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Thoughts on living with adult PA

6 replies [Last post]
By Adele on Wed, 12-14-05, 04:10

Adrienne mentioned in a new thread today that she has been reaction free for 15 years. Her post got me thinking about how careful - or careless I am....and how much I've learned in the past year. Will I go 15 years without a reaction? It doesn't seem impossible. And I suddenly realized - I have a comfort zone! Finally!

Home is safe. Eating outside of the home presents a risk. I can understand why parents have anxiety attacks when their PA kids become old enough to attend school.

There's definitely a difference between being a PA adult and PA child. Parents of PA children often avoid restaurants completely....yet I (and others...Erik, Adrienne, etc.) don't always have a choice. When I'm traveling for my occupation, I either eat in restaurants or go hungry.

A chef card has definitely helped! When I order, I stick with the basics. Salmon - baked potato and brocoli...or something similar. Never a dessert.

If I attend cocktail party type of get-togethers that have all kinds of yummy munchies I eat only the raw veggies and cheese. Even then, the cheese has to be 'plain' without stuff stuck on it. After a while, you get used to it...and realize it ain't worth the risk to stray.

I can really relate to Adrienne's posts. She, and other adults who have been living with PA for most of their lives are very matter-of-fact about it. They're careful - but it's no big deal. There's a logical way of dealing with the allergy. Eat basic stuff and don't take risks.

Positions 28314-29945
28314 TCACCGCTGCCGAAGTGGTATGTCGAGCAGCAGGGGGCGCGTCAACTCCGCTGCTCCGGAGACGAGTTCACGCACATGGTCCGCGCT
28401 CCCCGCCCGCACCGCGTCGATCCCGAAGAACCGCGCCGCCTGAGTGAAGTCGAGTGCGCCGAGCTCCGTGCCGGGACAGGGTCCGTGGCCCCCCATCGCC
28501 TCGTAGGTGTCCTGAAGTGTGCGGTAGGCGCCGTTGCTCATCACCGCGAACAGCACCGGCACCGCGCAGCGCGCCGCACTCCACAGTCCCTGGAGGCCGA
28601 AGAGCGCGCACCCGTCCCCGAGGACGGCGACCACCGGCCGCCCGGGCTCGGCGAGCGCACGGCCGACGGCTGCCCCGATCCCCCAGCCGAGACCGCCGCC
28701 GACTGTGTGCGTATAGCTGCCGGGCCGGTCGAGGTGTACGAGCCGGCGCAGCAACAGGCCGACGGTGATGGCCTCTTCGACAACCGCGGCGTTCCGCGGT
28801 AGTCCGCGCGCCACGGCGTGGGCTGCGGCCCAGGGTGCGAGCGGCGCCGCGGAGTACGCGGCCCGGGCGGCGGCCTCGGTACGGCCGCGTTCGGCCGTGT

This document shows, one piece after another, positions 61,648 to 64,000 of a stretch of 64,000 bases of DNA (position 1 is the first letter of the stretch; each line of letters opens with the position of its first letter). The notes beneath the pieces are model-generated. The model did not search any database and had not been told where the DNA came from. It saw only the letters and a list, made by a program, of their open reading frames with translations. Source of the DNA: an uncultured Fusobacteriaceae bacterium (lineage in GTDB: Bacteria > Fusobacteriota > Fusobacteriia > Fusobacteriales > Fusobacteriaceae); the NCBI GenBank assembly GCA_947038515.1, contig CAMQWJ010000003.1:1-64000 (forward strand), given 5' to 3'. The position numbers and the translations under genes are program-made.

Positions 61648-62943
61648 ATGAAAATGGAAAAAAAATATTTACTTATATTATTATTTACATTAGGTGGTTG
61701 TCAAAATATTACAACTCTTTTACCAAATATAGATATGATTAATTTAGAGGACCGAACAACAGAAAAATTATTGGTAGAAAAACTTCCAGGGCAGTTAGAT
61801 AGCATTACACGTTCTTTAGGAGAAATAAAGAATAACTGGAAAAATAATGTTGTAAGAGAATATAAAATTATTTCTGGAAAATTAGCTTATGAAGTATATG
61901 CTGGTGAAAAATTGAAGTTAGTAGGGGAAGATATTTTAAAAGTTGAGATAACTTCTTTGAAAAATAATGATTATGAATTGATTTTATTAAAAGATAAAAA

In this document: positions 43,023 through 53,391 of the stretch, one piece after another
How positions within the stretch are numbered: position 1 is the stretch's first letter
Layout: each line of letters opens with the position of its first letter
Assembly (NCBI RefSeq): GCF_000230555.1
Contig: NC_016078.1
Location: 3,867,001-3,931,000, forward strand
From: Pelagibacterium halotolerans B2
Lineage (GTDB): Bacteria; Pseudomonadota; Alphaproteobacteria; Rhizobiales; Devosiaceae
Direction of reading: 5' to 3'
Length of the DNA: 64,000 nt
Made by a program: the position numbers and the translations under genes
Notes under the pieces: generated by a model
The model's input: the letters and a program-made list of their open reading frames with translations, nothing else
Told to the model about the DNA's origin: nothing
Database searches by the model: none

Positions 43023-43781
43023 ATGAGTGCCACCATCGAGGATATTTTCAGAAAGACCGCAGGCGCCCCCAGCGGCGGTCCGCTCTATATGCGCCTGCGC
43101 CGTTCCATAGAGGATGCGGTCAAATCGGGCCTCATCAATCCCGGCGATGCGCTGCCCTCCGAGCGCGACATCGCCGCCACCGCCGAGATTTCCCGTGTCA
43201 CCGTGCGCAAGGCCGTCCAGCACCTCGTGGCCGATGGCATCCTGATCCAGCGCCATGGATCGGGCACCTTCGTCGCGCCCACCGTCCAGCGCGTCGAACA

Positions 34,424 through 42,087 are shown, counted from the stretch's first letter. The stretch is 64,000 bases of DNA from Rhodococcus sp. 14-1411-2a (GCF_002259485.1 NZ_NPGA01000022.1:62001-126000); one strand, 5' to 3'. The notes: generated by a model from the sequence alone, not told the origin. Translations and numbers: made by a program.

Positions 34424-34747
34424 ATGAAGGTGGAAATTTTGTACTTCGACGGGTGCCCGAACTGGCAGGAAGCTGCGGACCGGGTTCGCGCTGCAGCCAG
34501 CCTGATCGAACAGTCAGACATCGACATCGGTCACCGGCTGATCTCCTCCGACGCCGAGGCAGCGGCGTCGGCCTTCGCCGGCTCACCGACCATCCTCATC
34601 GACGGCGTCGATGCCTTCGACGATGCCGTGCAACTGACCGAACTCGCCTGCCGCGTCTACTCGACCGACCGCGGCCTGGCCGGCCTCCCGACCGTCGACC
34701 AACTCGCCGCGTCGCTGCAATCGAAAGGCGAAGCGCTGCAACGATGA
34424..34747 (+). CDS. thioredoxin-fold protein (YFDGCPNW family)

It's amazing how much this old dog has learned in the past year. I didn't think I'd ever get here.

Thanks to all of you!
cheers,
Adele

[This message has been edited by Adele (edited December 14, 2005).]

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By Tom on Thu, 01-26-06, 07:11

Quote:I can really relate to Adrienne's posts. She, and other adults who have been living with PA for most of their lives are very matter-of-fact about it. They're careful - but it's no big deal. There's a logical way of dealing with the allergy. Eat basic stuff and don't take risks.

This is exactly how I live my life. I'm very careful every day of my life, but it's so second nature that it doesn't alter that life. I think there is a huge difference between children and parents, and adults, with how they deal with this. I also think it's a lot harder for children to deal with, there are far more risks of exposure for children, and children just aren't as capable of dealing with the allergy by themselves as adults are. It must be incredibly difficult to deal with it as a parent.